**Loopholes in NCLB**

By **Jerome Dancis**, Associate Professor Emeritus, Math Dept., Univ. of
MD

** Math Education Website: www.math.umd.edu\~jnd**

As U.S. Secretary of Education Arne Duncan said [1]: You all well know that it is hard to
teach what you don't know. When we get to 6th, 7th, and 8th grades, we see a
lot of students start to lose interests in math and science, and guess why,
because their teachers don't know math and science ... [since the teachers] are
struggling with the content [themselves]. So I agree we can use a ton of these
[Race to the Top] resources to send teachers back to schools and universities
... to get the content and knowledge they need to be able to teach.

[For teachers to] know the content is a step in the right
direction. A great great use of one-time [Race to the
Top] money is to give teachers content knowledge they need that will stay with
them forever.

If a first grade teacher read at the fifth grade level, we'd be
outraged. But what if she had only third or fourth grade mathematics skills and
lacked the conceptual understanding needed for teaching mathematics? Unfortunately, this is the reality for
all too many licensed K – 8 teachers in this country. [2]

**1. Big
Problem**.
Certified teachers with insufficient content knowledge, including Math teachers who do not
know the Math. This contributes to
states setting low standards for students.

**NCLB to the attempted rescue**. Teachers must be "highly qualified".

**Loophole**. States get to set the standards as low as they please for
"highly qualified".

For example, about a dozen states use the absurdly low-level
Praxis II Middle School Math Content Exam as a criteria
for their designating "highly qualified" Middle School Math
Teachers. But, middle school Math
teachers get to use calculators on this exam, so *no* need for "highly qualified" Middle School Math
Teachers to be fluent or even knowledgeable in Arithmetic.

**Possible plug for loophole**. NCLB
should require states to implement the recommendations of the National
Mathematics Advisory Panel in mathematics courses and programs for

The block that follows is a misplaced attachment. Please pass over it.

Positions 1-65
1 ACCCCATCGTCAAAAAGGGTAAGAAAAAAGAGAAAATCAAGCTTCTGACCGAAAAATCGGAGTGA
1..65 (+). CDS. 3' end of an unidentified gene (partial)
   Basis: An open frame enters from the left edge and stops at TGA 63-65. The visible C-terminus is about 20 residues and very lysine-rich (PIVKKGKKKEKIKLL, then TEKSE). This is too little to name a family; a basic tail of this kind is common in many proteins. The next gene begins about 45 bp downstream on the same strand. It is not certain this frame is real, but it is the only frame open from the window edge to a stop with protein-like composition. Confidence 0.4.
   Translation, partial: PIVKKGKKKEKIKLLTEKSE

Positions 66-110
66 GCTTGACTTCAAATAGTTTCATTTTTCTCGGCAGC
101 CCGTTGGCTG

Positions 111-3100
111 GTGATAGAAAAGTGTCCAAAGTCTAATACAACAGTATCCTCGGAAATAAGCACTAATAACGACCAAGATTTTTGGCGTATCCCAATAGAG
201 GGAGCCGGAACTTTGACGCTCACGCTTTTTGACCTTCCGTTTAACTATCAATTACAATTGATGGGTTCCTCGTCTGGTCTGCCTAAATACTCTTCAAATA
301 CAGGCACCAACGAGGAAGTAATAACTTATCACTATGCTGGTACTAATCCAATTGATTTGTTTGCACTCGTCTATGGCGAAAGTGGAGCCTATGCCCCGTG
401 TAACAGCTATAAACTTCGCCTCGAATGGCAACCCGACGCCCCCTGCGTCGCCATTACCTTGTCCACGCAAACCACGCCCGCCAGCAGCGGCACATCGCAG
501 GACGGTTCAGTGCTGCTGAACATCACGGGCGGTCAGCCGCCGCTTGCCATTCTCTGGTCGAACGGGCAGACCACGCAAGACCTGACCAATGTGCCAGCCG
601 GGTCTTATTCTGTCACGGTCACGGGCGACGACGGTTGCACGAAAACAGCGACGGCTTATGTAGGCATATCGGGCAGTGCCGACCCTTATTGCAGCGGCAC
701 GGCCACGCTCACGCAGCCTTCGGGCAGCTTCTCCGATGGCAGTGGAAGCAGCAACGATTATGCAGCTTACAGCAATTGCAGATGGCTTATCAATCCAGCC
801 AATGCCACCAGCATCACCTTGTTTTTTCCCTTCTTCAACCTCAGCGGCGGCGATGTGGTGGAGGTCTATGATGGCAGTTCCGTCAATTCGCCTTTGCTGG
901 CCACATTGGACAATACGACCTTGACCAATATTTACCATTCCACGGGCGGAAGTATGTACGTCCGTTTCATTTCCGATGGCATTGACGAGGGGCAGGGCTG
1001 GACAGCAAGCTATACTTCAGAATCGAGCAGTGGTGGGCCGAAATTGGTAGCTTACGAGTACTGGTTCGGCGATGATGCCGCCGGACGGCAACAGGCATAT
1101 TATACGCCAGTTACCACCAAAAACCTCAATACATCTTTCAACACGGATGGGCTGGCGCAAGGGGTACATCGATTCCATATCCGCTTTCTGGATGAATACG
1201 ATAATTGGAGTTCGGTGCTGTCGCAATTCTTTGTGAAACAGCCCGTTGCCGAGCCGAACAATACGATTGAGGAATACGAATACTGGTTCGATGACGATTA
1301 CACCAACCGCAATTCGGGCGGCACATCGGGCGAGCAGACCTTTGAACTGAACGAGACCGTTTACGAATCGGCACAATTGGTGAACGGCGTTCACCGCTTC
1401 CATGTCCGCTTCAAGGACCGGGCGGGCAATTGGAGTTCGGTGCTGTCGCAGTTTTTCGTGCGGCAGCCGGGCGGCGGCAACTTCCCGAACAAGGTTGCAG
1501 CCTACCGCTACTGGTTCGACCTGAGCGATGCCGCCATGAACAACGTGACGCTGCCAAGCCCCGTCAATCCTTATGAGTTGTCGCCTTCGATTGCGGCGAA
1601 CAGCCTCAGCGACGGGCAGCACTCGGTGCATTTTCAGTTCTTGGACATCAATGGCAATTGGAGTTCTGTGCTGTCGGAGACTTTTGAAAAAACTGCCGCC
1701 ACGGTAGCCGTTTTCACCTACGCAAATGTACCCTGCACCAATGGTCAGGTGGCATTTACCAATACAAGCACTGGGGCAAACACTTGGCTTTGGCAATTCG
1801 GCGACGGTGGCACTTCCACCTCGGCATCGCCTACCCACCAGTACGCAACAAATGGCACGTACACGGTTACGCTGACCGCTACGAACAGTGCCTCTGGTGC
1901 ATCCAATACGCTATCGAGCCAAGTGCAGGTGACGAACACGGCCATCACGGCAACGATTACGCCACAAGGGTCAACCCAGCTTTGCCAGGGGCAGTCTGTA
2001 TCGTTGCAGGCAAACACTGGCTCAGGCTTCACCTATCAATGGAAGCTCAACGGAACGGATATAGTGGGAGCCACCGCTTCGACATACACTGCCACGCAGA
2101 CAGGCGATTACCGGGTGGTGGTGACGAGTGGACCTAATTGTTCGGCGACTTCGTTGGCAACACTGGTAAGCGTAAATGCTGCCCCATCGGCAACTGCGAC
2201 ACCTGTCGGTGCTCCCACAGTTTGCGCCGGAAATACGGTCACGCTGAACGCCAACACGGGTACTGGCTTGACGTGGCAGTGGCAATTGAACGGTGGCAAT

prospective and current teachers of mathematics and science in K-8 on their
licensing tests for "highly
qualified" teachers.

**Loophole.**
Mathematics supervisors, Mathematics coaches of teachers and writers of
NCLB mandated state Math assessments are *not*
required to be "highly
qualifiedÓ in Mathematics.

**2. Big Problem**. Students not learning enough.

**NCLB to the attempted rescue**. Required standardized tests.

**Problem.**
NCLB mandated state Math standards and assessments contain parts that
are Mathematically wrong and parts that are unclear, ambiguous and incoherent,
also unteachable.

**Possible** **Partial** **Solution.**** **All** **NCLB
mandated state Math standards and assessments, should
be checked by a college
professor of Mathematics (with Ph.D in Math), to insure they are clear,
non-ambiguous and coherent and that the Mathematics is correct.

**Loophole**. States get to set the standards as low as they please. The lower a state sets its
standards, the easier it is for its schools to meet the standards.

**Example**. The MD Grade 10 NCLB Math exam is so low that students can
easily pass it, but not know enough Arithmetic to avoid remedial Arithmetic
when they enter college.

**NCLB Back-up for its attempted
rescue**. The NAEP exams are supposed to expose
and embarrass states whose NCLB exams are too easy.

**Loophole**. The NAEP Grade 12 Math exam's
questions appear to be mostly Grade 8 level Math. Scoring proficient on Grade 12 NAEP Math means being
proficient on Grade 8
Math. Students can
pass it, but not know enough Algebra to avoid remedial Algebra I when they
enter college.

**Possible** **Partial** **Solution.**** **Have states collect and publish the
percentages of college freshmen, who need remediation
in arithmetic and Algebra and reading and writing. [3]

**Ready for college**. To survive the first year of college, students need the three Rs, Reading, Writing and Arithmetic (and Arithmetic-based
Algebra).

**Algebra** **Possible** **Solution**.
Let each state's
Grade 10 NCLB mandated Math exam be based on the Arithmetic and algebra
questions on a college placement Math exam (In Maryland, all the community
colleges agreed (c 1998) on the same placement exams and cut scores for
remediation). Scoring *advanced* on
the exam should mean that the student will *not* need remedial Arithmetic or Algebra
I, if and when they enter college.
The cut score for *proficient *could be set as low as
the state desires*.*

**Loophole**. NCLB does *not* mandate that any students need score
a*dvanced* on state assessments. This pressures ÒpoorÓ schools to *just* teach the easier 60% of the state standards – enough for
students to score *proficient.*

[1] This was DuncanÕs answer to my question; May 11 at Brookings Institution
(broadcast on CSPAN).

[2] Relatedly, read ÒMaking the grade:
New math standards for teachersÓ on Boston.com, Sep 11, 2009. To read this, click on the link below
or cut and paste it into a Web browser:

www.boston.com/bostonglobe/editorial_opinion/oped/articles/2009/09/09/making_the_grade_new_math_standards_for_teachers/?s_campaign=8315 The author of this article, Richard Bisk, Chair Mathematics Department
at Worcester State College,
teaches a Professional Development Math Content Course.

[3] For example, the Maryland Higher Education CommissionÕs (MHEC) Student Outcome and
Achievement Report (SOAR) at www.mhec.state.md.us/publications/research/AnnualReports/2008SOAR.pdf